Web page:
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Report: U.S. rejected Iranian plan on nukes

JTA

October 5, 2012 | 9:15 am

A security official stands in front of the Bushehr nuclear reactor, 746 miles south of Tehran, on Aug. 21, 2010. Photo by REUTERS/Raheb Homavandi

A security official stands in front of the Bushehr nuclear reactor, 746 miles south of Tehran, on Aug. 21, 2010. Photo by REUTERS/Raheb Homavandi

Iranian officials reportedly offered a nine-step plan to defuse the nuclear crisis with the West that was rejected by U.S. officials.

The Iranian offer was to gradually suspend the production of uranium that can quickly be converted to military use. But American officials dismissed the proposal as unworkable because it requires too many concessions by the West, including the dismantling of all sanctions before uranian enrichment would cease, The New York Times reported. The plan calls for a step-by-step lifting of sanctions while the Iranians end work at one of two sites producing highly enriched uranium. Once the Iranians reach the last step, and the sanctions have been entirely lifted, there would be a suspension of the medium-enriched uranium production at the Fordow underground site, according to the plan, the Times reported.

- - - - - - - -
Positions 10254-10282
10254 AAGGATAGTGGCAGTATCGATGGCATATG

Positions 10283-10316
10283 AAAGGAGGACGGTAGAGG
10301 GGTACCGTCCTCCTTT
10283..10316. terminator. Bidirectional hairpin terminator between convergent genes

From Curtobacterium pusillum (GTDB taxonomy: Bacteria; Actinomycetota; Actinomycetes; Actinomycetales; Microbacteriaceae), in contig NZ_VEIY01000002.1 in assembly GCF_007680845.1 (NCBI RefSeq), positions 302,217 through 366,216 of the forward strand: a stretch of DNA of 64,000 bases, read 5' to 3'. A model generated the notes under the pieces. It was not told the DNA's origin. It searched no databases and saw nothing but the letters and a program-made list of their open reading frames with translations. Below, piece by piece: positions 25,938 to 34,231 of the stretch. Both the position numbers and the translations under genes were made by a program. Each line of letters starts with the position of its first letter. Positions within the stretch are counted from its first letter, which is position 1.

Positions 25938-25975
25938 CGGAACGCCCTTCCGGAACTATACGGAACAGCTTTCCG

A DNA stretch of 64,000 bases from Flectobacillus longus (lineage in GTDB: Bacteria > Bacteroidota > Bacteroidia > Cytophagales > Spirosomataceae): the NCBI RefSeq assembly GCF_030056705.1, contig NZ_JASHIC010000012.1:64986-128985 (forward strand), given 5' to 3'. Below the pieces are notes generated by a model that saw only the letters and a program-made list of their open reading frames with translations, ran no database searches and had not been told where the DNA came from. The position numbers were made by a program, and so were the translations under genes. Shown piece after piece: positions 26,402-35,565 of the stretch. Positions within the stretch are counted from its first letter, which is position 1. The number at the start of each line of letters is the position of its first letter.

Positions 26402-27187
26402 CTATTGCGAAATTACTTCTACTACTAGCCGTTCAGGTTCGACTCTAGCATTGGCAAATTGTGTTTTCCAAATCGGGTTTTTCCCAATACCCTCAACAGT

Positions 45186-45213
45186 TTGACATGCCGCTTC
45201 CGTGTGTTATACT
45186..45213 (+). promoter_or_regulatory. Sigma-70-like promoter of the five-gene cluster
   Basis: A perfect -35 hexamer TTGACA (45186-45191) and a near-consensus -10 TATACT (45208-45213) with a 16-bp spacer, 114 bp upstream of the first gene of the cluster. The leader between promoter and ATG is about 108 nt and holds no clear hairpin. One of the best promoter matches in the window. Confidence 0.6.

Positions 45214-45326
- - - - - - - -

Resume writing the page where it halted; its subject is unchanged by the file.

Obama administration officials told the Times that the deal was intended to generate headlines but would not guarantee that Iran could not produce a weapon.

“The way they have structured it, you can move the fuel around, and it stays inside the country,” the Times quoted an unnamed senior Obama administration official as saying. The official said the nuclear program could be restarted in a "nanosecond...they don't have to answer any questions from the inspectors."

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